Rebooting the oral tradition
January 3, 2010
Story by Michael Timm & Photos by Adam Morris
The power of verbal communication may have provided an evolutionary edge for our prehistoric ancestors. Especially given a frenetic 21st-century lifestyle filled with texting and Twittering, it’s tempting to imagine early humans sitting around campfires, trading stories, building the bonds of trust, and passing cultural information along to the next generation.
Inside the homey confines of Bay View’s Sugar Maple tavern Dec. 16, a gang of urban storytellers followed in the footsteps of those ancestors, sharing their true tales as part of a new local phenomenon dubbed Ex Fabula, Latin for “from stories.”
Eleven people spoke at the second monthly Ex Fabula installment-from a beer festivalgoer recalling his firsthand discovery that “people are not allowed to show their buttocks in Denver” to “the only black woman in Lake Geneva” recounting how she hit a Golden Retriever with her Chevy Blazer.
Leah Delaney, Megan McGee, Matt Sabljak, Amy Schleicher, and Adam Weise organized Ex Fabula in late 2009, with support from 91.7 WMSE and 89.7 WUWM.
“All of us are big fans of This American Life. We’re just in love with the idea of live storytelling performed in front of an audience,” Delaney said, “because everyone has a story, because the more real it is the more engaging it is.”
The first Ex Fabula event was held Nov. 19 at Art Bar, the second at Sugar Maple, with the third planned for Tuesday, Jan. 19 at Hi Hat Garage, 1701 N. Arlington Pl. Ex Fabula organizers ask for a $3 cover charge, and WMSE records the stories with the intention of broadcasting them.
Ex Fabula follows the model of New York City’s The Moth, a nonprofit storytelling organization founded in 1997. Prearranged speakers join interested audience members, whose names may be drawn from a hat, to share a true story in five minutes or less. The theme for the first night’s stories was “beginnings.” Sugar Maple’s theme was “second thoughts.” Hi Hat’s theme is “busted.”
Sugar Maple Storytellers
At Sugar Maple, Matt Sabljak and Mike Brenner led off the program with “solo” stories. Sabljak tried to explain how an epiphany about his sex life led him to refocus on his dream of being a writer. As Brenner told his story about singing karaoke at Denver’s Great American Beer Festival, he reenacted a drunken striptease he’d performed to Prince’s “Purple Rain.” “When I sing it, I like to take my clothes off,” he explained. The Denver police apparently didn’t find it as amusing as everyone else.
In the almost impossible-to-follow slot was the 10-minute “Terkel” interview segment, named in honor of deceased radio personality Studs Terkel. Leah Delaney interviewed Niclaus Ortiz, son of Bay View’s José the Barber Extraordinaire owner. Ortiz discussed a contractor who allegedly took money upfront without performing services to the barber.
Five solo acts followed.
Rosie Ricks feared racist repercussions from a trip to a Lake Geneva bonfire when she hit a dog, but ended up appreciating local bar culture.
“How can you have second thoughts about a car that’s $75?” asked speaker Scott Berkes, who in 1985 discovered a 1977 Ford Fiesta for sale. At first his bargain wouldn’t shift into gear, but after an adventure towing the small vehicle through a valley, he found it only needed new transmission fluid.
Leah Leone received the audience award for poking fun at her impetuous marriage to-and several years and continents later, her divorce from-an Argentinean seeking a green card. At one point, she said she was so stressed, she called her Alcoholics Anonymous sponsor and said, “I’m sorry to inform you I’m going to start drinking because this is the only way I can get this man to leave me.”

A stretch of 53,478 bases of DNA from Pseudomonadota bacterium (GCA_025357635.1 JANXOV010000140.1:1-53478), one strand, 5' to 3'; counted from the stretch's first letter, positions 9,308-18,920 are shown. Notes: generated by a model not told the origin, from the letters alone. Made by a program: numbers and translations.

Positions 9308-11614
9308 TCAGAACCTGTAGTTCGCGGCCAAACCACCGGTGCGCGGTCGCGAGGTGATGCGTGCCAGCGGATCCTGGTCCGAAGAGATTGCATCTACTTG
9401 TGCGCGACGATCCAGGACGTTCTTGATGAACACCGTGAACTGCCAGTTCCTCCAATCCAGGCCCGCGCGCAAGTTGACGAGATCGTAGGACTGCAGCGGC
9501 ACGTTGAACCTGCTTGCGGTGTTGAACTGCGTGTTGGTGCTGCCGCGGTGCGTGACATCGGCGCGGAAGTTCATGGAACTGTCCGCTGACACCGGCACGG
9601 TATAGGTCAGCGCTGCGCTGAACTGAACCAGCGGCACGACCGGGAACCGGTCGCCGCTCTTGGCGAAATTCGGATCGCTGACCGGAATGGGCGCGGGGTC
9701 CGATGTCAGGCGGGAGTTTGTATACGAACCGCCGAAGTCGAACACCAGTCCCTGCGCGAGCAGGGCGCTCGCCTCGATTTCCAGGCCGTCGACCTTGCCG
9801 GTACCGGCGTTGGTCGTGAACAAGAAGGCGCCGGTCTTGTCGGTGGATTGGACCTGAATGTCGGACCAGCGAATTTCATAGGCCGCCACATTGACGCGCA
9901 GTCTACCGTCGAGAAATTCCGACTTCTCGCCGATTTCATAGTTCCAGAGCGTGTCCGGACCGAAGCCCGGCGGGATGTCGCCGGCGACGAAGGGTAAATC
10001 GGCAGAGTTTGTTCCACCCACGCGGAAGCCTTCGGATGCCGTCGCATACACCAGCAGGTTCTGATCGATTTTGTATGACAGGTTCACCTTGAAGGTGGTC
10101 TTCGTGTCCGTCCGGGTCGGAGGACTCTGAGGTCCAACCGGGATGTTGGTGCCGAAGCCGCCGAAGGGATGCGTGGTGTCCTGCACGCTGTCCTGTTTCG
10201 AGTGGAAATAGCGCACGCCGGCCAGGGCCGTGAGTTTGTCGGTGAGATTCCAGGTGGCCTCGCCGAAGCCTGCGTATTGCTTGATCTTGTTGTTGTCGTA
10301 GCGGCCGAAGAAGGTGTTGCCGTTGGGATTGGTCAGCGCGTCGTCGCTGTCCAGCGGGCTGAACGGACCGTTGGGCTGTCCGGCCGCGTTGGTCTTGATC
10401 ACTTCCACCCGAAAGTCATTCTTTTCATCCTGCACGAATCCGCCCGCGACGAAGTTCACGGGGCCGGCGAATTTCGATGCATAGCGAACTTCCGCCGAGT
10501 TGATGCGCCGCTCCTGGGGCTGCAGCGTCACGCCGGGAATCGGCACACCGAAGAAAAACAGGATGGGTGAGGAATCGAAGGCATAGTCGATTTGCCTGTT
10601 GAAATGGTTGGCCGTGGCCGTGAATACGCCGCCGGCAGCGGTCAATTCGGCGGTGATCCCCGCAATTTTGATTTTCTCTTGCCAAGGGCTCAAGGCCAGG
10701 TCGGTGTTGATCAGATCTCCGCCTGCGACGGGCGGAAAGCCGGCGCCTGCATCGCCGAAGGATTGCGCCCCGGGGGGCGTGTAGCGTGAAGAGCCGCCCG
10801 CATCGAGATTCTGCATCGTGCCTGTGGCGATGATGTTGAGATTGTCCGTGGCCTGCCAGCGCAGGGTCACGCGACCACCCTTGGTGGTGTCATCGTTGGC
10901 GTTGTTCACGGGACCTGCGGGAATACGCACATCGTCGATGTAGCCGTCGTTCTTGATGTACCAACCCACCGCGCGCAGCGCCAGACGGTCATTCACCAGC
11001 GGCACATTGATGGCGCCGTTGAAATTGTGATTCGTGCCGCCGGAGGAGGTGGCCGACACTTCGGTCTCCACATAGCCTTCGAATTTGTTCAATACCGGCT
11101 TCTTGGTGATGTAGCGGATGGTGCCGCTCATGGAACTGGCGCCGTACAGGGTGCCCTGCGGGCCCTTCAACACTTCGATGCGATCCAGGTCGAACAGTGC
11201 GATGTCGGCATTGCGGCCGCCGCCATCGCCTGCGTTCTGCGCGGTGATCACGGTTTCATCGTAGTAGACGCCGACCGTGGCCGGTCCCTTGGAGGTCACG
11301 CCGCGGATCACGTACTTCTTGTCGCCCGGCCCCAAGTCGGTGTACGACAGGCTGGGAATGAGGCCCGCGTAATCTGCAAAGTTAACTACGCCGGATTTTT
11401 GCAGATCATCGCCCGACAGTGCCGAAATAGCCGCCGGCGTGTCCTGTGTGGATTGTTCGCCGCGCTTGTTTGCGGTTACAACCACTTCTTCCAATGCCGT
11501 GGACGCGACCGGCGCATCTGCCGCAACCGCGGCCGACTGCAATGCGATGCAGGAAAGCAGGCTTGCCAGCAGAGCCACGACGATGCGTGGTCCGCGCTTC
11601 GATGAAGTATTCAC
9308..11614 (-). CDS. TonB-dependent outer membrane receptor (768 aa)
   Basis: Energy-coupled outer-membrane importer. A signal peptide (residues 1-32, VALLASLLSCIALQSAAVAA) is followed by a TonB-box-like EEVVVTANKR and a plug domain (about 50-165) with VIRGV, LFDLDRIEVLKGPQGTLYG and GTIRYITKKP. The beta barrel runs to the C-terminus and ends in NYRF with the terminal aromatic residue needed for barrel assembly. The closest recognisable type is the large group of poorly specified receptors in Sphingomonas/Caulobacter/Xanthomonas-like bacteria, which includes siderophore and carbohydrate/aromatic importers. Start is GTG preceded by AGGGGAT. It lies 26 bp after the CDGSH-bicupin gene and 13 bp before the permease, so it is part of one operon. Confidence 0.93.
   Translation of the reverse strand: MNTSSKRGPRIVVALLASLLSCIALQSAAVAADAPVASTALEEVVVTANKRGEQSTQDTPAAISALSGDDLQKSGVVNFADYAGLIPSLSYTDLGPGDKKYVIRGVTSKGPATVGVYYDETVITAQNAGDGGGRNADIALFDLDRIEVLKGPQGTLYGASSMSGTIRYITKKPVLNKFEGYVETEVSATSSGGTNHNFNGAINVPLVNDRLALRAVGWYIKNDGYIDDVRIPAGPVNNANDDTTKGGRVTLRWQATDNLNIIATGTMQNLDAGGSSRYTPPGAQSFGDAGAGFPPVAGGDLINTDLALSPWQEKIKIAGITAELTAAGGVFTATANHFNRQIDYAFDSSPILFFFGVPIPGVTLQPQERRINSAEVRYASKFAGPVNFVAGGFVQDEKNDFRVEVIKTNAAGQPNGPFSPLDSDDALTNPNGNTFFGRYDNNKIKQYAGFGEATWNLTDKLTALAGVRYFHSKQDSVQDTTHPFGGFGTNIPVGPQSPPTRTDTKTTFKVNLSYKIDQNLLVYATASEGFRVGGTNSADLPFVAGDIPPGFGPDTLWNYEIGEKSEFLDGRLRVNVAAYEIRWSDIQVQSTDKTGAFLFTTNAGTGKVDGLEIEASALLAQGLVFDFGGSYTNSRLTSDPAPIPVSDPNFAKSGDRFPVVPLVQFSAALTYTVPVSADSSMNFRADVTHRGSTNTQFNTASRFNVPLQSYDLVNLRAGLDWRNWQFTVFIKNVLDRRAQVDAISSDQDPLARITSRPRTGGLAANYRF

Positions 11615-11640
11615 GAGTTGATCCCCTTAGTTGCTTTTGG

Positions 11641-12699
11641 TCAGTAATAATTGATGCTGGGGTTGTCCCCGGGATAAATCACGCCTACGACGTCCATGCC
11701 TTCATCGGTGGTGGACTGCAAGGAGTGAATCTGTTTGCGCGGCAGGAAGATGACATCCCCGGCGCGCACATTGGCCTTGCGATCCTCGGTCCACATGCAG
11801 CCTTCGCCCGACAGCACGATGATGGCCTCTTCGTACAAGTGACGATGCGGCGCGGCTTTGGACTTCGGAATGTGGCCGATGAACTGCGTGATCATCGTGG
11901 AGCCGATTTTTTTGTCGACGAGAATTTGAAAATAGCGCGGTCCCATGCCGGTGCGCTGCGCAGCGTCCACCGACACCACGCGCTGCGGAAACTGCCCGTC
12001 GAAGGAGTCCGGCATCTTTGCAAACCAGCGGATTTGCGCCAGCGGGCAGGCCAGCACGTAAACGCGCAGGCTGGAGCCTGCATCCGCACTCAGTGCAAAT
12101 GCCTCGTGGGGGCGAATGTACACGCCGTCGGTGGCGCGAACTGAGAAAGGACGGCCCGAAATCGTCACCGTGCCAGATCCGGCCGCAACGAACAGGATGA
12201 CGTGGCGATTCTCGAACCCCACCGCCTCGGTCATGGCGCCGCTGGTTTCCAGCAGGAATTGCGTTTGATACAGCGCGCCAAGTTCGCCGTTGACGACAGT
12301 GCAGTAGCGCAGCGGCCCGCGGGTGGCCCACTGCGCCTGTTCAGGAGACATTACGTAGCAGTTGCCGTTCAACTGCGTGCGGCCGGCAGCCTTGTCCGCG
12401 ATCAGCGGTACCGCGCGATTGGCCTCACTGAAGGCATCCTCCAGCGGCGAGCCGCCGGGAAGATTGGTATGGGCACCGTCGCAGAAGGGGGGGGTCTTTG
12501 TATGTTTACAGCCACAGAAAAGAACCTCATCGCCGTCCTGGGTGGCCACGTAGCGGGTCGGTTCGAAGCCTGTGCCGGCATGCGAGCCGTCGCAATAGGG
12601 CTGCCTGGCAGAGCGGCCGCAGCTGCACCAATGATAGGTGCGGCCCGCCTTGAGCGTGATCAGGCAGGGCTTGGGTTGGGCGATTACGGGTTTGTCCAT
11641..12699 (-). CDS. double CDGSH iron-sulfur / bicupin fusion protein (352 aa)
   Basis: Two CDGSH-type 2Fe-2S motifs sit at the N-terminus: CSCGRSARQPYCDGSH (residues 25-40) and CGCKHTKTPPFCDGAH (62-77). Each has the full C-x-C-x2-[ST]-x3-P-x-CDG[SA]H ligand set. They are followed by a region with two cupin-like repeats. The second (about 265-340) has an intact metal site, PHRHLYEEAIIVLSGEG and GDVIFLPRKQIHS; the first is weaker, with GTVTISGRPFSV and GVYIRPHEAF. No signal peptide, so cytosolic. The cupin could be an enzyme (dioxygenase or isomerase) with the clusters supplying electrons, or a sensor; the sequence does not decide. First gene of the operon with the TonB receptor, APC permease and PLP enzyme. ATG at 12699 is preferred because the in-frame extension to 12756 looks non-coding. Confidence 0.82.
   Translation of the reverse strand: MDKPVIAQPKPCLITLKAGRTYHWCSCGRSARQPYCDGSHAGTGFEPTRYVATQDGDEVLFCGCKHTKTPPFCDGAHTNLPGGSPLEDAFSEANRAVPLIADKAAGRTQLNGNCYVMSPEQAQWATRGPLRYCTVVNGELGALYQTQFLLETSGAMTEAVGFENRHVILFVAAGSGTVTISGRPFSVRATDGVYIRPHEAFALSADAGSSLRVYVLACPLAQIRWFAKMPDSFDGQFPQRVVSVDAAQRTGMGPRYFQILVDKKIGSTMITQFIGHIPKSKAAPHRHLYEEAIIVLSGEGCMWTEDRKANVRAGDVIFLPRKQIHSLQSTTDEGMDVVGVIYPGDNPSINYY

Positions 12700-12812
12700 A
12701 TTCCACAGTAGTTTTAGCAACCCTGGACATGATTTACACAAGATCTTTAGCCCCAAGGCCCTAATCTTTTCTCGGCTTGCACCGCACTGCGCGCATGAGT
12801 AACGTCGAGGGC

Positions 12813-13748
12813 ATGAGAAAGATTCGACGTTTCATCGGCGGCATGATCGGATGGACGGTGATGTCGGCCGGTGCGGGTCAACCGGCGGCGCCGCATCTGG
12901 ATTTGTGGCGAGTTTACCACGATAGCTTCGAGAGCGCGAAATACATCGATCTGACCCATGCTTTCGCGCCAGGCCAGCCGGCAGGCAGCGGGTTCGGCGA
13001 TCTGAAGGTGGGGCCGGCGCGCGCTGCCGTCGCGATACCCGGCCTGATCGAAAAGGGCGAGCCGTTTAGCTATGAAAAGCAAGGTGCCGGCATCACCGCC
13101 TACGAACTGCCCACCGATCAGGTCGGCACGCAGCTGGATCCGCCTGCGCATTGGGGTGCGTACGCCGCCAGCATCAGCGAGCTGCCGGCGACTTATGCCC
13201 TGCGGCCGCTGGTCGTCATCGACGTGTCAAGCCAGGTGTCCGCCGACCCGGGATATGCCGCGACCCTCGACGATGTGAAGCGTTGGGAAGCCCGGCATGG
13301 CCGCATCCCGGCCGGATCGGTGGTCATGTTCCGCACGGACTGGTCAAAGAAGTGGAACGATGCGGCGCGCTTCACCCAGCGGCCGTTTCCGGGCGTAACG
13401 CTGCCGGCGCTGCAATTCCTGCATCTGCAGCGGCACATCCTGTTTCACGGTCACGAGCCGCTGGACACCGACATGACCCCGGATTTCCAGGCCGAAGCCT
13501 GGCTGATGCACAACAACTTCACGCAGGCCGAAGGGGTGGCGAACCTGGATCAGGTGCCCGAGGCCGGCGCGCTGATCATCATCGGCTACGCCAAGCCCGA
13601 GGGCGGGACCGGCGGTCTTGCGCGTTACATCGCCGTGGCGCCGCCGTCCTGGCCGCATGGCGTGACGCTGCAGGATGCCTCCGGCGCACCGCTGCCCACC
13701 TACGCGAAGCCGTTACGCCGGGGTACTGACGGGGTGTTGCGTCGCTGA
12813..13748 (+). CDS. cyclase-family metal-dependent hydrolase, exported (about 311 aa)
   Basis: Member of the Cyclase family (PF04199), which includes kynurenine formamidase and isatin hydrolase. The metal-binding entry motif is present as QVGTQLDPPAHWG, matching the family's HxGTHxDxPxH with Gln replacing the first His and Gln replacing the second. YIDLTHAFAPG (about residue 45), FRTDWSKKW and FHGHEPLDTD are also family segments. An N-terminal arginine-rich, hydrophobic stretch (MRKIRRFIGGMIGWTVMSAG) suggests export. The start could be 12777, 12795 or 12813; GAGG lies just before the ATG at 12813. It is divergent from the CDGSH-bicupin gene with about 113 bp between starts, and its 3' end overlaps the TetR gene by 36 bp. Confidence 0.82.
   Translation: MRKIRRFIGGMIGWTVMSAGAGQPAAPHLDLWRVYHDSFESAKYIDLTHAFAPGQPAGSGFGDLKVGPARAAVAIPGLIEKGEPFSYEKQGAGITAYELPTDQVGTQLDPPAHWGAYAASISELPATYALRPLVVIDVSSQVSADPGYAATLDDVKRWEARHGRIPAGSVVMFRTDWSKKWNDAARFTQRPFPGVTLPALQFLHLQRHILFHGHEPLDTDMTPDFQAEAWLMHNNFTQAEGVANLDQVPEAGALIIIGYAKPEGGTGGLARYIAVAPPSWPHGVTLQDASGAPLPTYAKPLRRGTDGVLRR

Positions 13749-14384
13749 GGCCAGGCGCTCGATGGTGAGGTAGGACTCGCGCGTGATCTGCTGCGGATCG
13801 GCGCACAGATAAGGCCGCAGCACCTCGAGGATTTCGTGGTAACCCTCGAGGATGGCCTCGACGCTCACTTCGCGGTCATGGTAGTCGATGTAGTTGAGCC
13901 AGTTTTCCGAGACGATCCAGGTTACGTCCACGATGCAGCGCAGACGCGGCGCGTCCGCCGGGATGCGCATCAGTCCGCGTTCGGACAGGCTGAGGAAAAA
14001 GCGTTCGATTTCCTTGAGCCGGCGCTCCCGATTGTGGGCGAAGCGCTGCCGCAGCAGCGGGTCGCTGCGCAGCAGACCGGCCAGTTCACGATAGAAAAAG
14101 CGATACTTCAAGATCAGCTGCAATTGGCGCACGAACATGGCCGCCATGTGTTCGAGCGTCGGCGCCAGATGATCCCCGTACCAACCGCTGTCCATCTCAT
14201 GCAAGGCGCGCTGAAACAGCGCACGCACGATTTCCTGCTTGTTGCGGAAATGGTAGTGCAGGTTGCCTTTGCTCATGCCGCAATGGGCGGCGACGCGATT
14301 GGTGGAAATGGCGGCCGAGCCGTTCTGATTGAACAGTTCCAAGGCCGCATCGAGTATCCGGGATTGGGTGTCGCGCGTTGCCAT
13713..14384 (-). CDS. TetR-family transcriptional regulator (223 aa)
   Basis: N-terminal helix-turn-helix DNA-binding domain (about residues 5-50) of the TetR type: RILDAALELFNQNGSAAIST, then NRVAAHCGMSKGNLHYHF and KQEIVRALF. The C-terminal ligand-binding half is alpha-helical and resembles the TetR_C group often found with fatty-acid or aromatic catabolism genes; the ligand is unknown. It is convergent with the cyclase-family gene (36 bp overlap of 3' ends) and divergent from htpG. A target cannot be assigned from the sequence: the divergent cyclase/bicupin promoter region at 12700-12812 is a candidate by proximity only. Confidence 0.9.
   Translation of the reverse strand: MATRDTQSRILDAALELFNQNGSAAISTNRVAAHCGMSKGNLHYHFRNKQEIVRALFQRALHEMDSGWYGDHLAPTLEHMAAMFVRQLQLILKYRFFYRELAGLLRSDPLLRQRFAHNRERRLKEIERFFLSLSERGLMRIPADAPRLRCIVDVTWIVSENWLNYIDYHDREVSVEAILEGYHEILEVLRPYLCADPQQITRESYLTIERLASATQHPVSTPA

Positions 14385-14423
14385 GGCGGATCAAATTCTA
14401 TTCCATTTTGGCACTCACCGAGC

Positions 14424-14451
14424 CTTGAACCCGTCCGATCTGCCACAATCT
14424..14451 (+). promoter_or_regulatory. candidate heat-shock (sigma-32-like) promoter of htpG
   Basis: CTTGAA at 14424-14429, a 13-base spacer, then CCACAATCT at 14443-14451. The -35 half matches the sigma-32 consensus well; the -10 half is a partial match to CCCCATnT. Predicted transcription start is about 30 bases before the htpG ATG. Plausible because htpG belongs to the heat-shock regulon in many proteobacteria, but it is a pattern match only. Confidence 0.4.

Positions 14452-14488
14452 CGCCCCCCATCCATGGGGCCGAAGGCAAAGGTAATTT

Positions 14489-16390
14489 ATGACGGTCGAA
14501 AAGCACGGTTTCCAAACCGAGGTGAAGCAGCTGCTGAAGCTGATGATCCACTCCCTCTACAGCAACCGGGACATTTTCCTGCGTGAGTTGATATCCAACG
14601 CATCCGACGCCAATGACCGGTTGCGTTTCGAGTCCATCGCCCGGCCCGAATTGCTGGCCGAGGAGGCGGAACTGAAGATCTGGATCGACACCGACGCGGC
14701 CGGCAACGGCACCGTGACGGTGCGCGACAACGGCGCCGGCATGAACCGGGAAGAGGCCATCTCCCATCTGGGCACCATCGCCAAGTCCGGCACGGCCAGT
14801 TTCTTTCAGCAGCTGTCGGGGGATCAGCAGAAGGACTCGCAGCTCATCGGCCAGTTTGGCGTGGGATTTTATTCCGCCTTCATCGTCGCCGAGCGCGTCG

Adam Baus grew up feeling culturally deprived in small-town Hanover, Ill., the self-proclaimed “Mallard Capital of the World,” but described how he eventually matured beyond his psychological and geographical confines.
“Anthony,” who did not provide his last name though it’s listed as “Umlauf” on Ex Fabula’s website, recounted how he was pulled over for riding a bicycle while intoxicated. “Have you been drinking?” the officer allegedly asked. “Why do you think I’m riding a bicycle?” Anthony quipped back. The police officer then allegedly asked him to blow into a breathalyzer. “I’m a criminal justice major. I know better than that,” said Anthony, who nonetheless said he blew a .32 into the device, to which the officer allegedly said he couldn’t believe Anthony was still standing. The officer drove Anthony home to his grandmother and allegedly let Anthony activate the siren in his squad. “On second thought, some cops aren’t too bad,” Anthony concluded.
Gina Ryther and Nita Cordova wrapped up Ex Fabula at Sugar Maple with a “Rashomon,” named for the Akira Kurosawa film in which four witnesses each describe the same rape and murder, but from differing points of view. Ryther recalled hosting a party when she was stressed on behalf of her guests, while at the same party, Cordova described falling in love with the man who is now her boyfriend.
At times the storytelling devolved into cathartic release or attention-getting antics, but Ex Fabula conjured the wonky intimacy of congregating in a friend’s basement and not quite knowing what will ensue. The honesty, directness, and unpredictability were, if not always refreshing, at least quirky.
At Sugar Maple, Ex Fabula also seemed as much about the art of listening as it was about telling. A hush descended upon the packed bar for each speaker. Organizers estimated 75 people attended.
“I don’t think we are creating anything new,” Delaney said. “I think we are reviving an art form that has been lost.”
More info: exfabula.wordpress.com.
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